So you can perhaps imagine how I felt being woken up by a violent shindo 5 earthquake the next morning - this one was obviously more local. NHK soon told us that this was coming from over the hills in Sakae-mura, about 40km away from here. I was pretty much in a state of panic for a short while there as the situation became pretty overwhelming but managed to calm down fairly soon as I realized the futility of it all.
I had plans for a fun and busy spring ski season which had to be shelved. I initially planned to get out a bit later on in April and May, but just wasn't in the mood along with getting busy with work. Some skijo around here kept open while others quickly closed for the season - information on how that all panned out can be found on the Yuzawa Now daily reporting page of this site.
Damage-wise though... there was none. Resort lifts, infrastructure, hotels, etc were all undamaged.
sent in by muikabochi
I was at at home when the main quake happened. It was a different kind of experience from the more local quakes we had experienced in 2004 with the Chuetsu Earthquake. That was a more violent, noisy, up and down all over the place kind of shaking. This started off with a very gentle sway and continued with larger sways that went on for quite a while, but it was all strangely quiet. That made me guess that this was a big quake somewhere far away. After rushing out of the house and into my car, I put the TV on and found out that it was off the Tohoku coast and very quickly realized that there was going to be some terrible stories coming from there soon. To add to that lot, we got our own strong - separate - earthquake early on the following morning. That was much more violent and straight away we guessed that it was local... turned out the epicenter was not that far away just over on the Nagano/Niigata border.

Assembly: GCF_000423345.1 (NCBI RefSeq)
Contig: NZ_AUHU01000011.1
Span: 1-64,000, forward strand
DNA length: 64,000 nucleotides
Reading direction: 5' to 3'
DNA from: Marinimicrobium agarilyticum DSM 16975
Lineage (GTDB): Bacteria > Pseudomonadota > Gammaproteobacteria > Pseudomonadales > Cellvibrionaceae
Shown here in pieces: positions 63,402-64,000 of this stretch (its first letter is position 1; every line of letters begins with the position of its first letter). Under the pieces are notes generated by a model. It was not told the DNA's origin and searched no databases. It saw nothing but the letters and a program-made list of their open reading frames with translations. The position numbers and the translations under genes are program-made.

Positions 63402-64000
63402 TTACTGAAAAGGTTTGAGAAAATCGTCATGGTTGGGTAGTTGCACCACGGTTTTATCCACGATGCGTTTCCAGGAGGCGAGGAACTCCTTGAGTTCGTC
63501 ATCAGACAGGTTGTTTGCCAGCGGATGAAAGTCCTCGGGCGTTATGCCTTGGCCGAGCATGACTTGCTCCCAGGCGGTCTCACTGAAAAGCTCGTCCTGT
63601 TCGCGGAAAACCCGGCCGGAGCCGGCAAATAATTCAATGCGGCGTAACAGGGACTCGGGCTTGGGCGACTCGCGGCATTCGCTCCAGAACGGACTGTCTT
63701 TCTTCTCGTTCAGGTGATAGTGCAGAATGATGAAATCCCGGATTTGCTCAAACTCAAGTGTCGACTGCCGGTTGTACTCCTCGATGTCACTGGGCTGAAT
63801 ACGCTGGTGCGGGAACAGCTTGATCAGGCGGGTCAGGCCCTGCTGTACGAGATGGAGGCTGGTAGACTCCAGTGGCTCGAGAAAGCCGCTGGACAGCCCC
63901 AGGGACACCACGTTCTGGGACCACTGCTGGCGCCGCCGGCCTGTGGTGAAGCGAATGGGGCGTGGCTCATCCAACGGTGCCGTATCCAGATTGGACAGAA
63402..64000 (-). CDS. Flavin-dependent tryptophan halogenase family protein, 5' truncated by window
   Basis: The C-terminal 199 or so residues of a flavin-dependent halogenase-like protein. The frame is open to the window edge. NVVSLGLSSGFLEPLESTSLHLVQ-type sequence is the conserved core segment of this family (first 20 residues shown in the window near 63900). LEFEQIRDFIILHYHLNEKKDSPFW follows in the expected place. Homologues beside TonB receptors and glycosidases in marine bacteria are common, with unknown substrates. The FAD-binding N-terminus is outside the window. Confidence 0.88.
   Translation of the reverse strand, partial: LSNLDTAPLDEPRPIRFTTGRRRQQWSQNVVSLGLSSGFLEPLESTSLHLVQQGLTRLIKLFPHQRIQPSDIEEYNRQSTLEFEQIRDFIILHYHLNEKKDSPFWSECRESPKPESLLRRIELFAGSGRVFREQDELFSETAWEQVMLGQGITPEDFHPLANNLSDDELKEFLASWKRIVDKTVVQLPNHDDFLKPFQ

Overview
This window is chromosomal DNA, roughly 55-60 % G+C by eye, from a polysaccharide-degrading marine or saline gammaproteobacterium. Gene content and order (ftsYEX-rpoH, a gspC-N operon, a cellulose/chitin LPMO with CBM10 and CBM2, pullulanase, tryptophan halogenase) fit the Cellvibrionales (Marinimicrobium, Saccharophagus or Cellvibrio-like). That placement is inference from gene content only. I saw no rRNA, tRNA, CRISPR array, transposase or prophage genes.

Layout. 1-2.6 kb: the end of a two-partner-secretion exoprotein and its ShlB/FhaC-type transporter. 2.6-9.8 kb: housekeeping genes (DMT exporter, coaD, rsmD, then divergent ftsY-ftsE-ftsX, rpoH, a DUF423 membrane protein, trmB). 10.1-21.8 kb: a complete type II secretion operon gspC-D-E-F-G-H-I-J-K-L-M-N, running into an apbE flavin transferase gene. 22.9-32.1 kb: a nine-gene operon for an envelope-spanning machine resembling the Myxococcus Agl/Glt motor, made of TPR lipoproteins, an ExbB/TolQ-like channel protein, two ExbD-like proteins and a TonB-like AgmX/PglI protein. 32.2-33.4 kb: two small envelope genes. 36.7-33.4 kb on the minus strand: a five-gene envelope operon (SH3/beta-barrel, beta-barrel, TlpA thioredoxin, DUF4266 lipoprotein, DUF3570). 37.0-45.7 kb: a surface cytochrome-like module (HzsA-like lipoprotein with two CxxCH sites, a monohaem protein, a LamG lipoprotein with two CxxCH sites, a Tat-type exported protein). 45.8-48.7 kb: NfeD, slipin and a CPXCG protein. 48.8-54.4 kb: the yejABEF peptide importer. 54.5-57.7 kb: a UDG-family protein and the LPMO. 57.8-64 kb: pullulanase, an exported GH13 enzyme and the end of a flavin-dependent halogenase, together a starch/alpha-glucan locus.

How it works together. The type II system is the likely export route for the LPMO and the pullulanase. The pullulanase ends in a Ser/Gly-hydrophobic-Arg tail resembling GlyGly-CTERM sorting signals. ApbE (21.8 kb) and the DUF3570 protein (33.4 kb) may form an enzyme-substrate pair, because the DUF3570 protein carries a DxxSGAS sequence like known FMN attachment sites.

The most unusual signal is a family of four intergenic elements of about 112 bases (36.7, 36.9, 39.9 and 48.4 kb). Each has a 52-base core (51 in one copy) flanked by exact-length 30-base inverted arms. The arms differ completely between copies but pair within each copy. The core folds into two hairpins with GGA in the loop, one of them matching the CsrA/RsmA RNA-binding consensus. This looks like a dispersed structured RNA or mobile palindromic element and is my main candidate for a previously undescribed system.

Although buildings and facilities in Minamiuonuma and Yuzawa were not actually damaged, the ski resorts that remained open were all of a sudden extremely quiet and hotels in the region saw most of their bookings cancelled. Some people were having problems getting here due to gasoline restrictions and there was a very strong sense of self-restraint throughout northern Japan. And many people simply weren't in the mood, which was understandable.